Torn Apart

Distorted and torn apart, this portrait reveals golden tentacles from the depths of horror literature. A monstrous creature is bursting forth, giving the impression that it was hiding behind a human mask. One eye is slightly larger than the other, evoking a surreal and uneasy feeling, while the opposite side of the mouth is more prominent. Capgras Syndrome is a delusion where someone firmly believes an
imposter has replaced a loved one. In this portrayal, the replacement is more literal.


Eutierria (you-tee -air -ia) is defined as becoming one with nature, creating a feeling of peace and interconnectedness. Nature becomes human and human becomes nature. In this instance, the ultimate sacrifice is through death. Accepting death is not easy, but knowing that we’re not the only ones who will one day die, is morbidly comforting. Instead of decaying foliage, leaves and buds are flourishing, thus completing the cycle of death to rebirth. This begs the question: Is death genuinely
everlasting darkness?


A set of thirteen postcards, with a simplistic design printed on the reverse side.

About the Artist

Lisa Nightshade is a South African fine artist, graphic designer and photographer whose art represents the macabre splendour of decay. She works predominantly in graphite pencil and draws inspiration from fauna and flora. Her subject matter tends to be on the darker side, with esoteric themes and hints of folklore. Her portraits and creatures balance on an absurd daydream somewhere between Dark Art and Photorealism.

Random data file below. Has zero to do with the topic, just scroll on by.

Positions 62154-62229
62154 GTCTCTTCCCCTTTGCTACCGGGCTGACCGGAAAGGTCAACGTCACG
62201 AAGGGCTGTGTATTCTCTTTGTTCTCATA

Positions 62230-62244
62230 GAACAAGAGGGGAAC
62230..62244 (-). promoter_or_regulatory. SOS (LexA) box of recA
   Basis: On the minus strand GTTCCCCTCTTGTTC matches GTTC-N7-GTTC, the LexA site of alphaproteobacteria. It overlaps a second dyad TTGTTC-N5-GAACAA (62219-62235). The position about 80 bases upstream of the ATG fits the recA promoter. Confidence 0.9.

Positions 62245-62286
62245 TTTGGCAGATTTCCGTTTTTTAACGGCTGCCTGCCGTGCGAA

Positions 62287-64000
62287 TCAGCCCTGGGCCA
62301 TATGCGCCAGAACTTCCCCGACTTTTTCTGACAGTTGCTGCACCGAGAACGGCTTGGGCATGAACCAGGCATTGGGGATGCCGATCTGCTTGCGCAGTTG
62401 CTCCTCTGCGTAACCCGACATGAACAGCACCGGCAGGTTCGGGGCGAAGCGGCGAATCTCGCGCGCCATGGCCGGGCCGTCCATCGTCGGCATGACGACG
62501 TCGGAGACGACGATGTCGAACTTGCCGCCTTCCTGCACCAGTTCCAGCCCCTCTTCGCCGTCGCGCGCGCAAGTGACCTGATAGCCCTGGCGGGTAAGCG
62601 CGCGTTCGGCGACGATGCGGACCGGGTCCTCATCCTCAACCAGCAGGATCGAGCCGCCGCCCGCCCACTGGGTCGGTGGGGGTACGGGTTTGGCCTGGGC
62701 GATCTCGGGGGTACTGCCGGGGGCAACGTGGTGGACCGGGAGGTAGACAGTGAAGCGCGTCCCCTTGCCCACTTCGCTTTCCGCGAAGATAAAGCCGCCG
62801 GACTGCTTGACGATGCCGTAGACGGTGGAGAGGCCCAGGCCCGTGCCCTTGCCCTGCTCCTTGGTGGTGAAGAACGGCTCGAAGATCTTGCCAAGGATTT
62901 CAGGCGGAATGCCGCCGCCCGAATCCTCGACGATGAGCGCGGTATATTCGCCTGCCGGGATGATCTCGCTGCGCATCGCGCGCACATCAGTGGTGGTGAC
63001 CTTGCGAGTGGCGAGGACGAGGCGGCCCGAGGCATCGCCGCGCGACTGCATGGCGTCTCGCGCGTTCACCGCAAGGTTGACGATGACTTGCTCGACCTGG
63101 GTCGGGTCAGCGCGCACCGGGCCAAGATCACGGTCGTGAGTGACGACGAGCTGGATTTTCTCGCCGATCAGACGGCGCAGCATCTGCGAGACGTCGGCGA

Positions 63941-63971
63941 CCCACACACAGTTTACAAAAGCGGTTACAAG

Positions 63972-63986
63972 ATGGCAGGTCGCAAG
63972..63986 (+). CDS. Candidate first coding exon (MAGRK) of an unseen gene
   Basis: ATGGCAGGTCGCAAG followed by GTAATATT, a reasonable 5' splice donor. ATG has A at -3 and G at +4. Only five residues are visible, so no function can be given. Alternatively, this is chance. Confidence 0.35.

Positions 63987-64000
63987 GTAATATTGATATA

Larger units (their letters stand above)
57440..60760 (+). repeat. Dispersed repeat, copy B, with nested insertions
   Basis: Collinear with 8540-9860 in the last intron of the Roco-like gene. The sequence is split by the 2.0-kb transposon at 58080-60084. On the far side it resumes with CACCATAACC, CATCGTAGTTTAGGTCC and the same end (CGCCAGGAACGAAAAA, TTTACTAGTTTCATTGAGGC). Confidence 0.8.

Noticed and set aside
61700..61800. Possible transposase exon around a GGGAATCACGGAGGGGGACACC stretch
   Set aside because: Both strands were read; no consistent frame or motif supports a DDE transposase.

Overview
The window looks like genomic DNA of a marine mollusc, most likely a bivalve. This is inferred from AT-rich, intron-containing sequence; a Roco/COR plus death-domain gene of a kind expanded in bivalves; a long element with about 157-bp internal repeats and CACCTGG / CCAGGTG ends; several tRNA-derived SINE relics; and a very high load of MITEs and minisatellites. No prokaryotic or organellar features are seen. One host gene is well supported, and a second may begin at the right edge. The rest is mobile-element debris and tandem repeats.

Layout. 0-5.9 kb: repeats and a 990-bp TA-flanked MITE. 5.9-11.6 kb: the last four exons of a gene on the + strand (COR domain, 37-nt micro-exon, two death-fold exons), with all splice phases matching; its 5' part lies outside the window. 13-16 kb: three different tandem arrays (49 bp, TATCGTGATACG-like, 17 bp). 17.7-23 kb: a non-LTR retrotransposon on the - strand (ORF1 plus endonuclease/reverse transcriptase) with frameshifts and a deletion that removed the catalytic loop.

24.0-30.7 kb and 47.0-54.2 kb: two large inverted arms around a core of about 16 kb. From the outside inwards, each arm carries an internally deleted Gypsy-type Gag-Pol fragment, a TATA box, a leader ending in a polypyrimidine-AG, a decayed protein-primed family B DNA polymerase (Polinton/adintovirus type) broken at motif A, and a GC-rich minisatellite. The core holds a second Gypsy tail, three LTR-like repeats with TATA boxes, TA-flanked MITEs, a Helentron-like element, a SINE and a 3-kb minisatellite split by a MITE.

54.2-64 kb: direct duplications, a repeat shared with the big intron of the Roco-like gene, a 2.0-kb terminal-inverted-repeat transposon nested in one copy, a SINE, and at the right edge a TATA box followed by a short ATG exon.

With art running in her veins. Lisa soon discovered an aptitude for creating. She attended a high school, with an exceptional art department where she learnt the fundamentals of art and an appreciation for all mediums. In her matric year. Lisa received the coveted Walter Battis floating trophy, which gave her the determination to pursue further studies in the arts. The digital world of graphic design beckoned, and Lisa stepped out into the rat race.

Following a tumultuous couple of years, she enrolled in drama school and found her voice within the wings of a theatre. To free up more time for acting. Lisa decided to take on short-term employment only. Still, in 2015 she gave up her admin job and consequently bowed out from the acting world after one last stage production at the Joburg Fringe and National Arts Festival. It was time to reconnect with her true calling: making art.

Lisa dedicated herself fulltime to the art she has always yearned to create. In 2019 she exhibited at the Africa Art Collective hosted by Julie Miller Art Institute as well as the Underculture Contemporary Arts Gallery. She still does graphic design and photography but has dedicated most of her time to her whimsical dark creations.

“The pencil is my magic wand that solidifies my daydreams”

Artist Statement

My art represents the bewitching decomposition of nature, with macabre themes on the fringe of an absurd daydream. Inspiration finds me at the bottom of a teacup; floating on the colourful stream of a musical note, or within dust particles exploding from a fallen leaf. My technique is a trapeze between Photorealism and Dark Surrealism. You can find me, living and creating in the heart of South Africa.